Social Security Disability Benefits and Back Pain Claims: What You Need to Know When You Apply -

Photo courtesy of practicalcures.com

Photo courtesy of practicalcures.com

When claimants apply for Social Security Disability or Supplemental Security Income (SSI), the most common disabling condition listed is back pain.

There are a number of different spinal conditions that can cause a host of disabling impairments, some of which include arthritic conditions like degenerative disc disease, inflammatory conditions like rheumatoid arthritis, arachnoiditis, and spondylitis and nerve conditions such as spinal stenosis, herniated discs, scoliosis and nerve root compression.

While many people experience back pain that is, to some degree, debilitating and incapacitating, in order to qualify for disability benefits, the Social Security Administration (SSA) looks to whether a claimant’s pain symptoms are documented in the medical record and if they can be supported by “objective” findings of physical abnormalities. Normally, such diagnostic testing would include x-rays, MRIs, CT scans, EMGs (nerve conduction studies), discography, etc.

If a claimant’s “severe” back pain does not correspond to a physical impairment that commonly causes similar pain symptoms, it can be difficult to establish disability. It is often the case that the most valuable evidence in the file is the claimant’s treating physician’s notes and reports, as Social Security gives added weight to the reports of medical providers who regularly see a claimant. Evaluation and treatment by such specialists as rheumatologists, neurologists, orthopedists, physiatrists, or pain medicine physicians are most helpful.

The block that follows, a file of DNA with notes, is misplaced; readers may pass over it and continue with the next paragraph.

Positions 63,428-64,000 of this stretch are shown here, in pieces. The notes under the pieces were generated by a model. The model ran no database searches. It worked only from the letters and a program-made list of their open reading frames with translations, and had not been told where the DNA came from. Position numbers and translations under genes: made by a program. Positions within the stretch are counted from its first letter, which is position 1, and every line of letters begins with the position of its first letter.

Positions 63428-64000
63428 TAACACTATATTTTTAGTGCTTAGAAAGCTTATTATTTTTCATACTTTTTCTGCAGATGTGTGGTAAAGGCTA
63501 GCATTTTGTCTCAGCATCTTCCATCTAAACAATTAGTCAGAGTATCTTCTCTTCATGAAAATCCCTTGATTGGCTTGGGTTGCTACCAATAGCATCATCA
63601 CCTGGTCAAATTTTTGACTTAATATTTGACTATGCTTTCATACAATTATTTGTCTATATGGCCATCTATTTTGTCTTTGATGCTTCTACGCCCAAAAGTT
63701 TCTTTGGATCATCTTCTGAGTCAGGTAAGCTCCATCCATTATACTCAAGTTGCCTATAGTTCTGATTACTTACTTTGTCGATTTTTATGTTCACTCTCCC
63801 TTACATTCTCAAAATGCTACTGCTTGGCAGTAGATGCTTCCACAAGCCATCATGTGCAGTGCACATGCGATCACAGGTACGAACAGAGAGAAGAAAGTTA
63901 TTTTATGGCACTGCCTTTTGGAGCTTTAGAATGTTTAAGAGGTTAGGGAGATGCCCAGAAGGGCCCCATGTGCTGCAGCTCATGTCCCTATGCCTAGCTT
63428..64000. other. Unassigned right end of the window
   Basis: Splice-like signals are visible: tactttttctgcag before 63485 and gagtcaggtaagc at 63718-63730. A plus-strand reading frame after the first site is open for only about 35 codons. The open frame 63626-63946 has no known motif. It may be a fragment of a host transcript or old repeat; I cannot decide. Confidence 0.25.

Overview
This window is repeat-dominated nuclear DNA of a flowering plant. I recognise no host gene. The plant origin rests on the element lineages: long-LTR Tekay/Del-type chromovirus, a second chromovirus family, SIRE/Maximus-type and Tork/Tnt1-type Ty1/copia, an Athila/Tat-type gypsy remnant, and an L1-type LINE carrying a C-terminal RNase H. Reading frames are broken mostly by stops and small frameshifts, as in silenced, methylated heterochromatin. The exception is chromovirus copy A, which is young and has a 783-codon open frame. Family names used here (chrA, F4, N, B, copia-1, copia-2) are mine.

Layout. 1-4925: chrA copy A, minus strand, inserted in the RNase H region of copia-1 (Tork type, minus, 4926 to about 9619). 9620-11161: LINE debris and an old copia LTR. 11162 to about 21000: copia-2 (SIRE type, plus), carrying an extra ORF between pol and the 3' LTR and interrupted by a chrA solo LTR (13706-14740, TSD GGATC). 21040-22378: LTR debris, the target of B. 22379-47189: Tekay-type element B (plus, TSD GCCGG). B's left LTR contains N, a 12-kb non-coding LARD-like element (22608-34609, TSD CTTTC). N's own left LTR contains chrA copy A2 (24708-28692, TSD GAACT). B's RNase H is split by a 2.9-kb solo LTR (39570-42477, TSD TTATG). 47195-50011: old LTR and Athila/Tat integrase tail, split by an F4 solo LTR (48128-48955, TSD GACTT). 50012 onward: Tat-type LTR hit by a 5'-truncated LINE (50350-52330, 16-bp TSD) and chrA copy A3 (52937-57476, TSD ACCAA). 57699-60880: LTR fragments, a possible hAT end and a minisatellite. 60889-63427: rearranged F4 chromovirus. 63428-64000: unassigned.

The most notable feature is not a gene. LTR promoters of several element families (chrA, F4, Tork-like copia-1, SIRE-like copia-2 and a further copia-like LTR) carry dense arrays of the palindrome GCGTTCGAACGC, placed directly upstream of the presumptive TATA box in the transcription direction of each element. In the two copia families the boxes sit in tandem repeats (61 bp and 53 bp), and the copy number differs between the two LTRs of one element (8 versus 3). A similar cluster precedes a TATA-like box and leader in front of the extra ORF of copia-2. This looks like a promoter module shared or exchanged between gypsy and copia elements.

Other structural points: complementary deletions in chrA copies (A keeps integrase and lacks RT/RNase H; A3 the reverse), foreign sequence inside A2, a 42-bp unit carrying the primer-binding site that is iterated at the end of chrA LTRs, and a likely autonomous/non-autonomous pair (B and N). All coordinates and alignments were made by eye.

Furthermore, SSA recognizes that back pain and its treatment (often powerful medications) can negatively impact a claimant’s emotional state and energy levels. As a result, SSA will consider the totality of one’s both physical and psychiatric medical record when making its determination. If a claimant suffers from depression or other mood disorder due to their physical impairments, SSA will look at the combined effect these issues have on the claimant’s ability to work.

To qualify for benefits under one of the SSA’s Federal disability programs, an individual must be below retirement age (65) and have a “medically determinable” impairment that has lasted or is expected to last for at least 12 months. SSA uses a 5-Step evaluation for determining if a claimant qualifies for disability benefits under one of its programs.

At Silver & Silver, we’ll help you determine whether you meet the SSA’s definition of disability and walk you through the process step-by-step. Contact us today for a free consultation.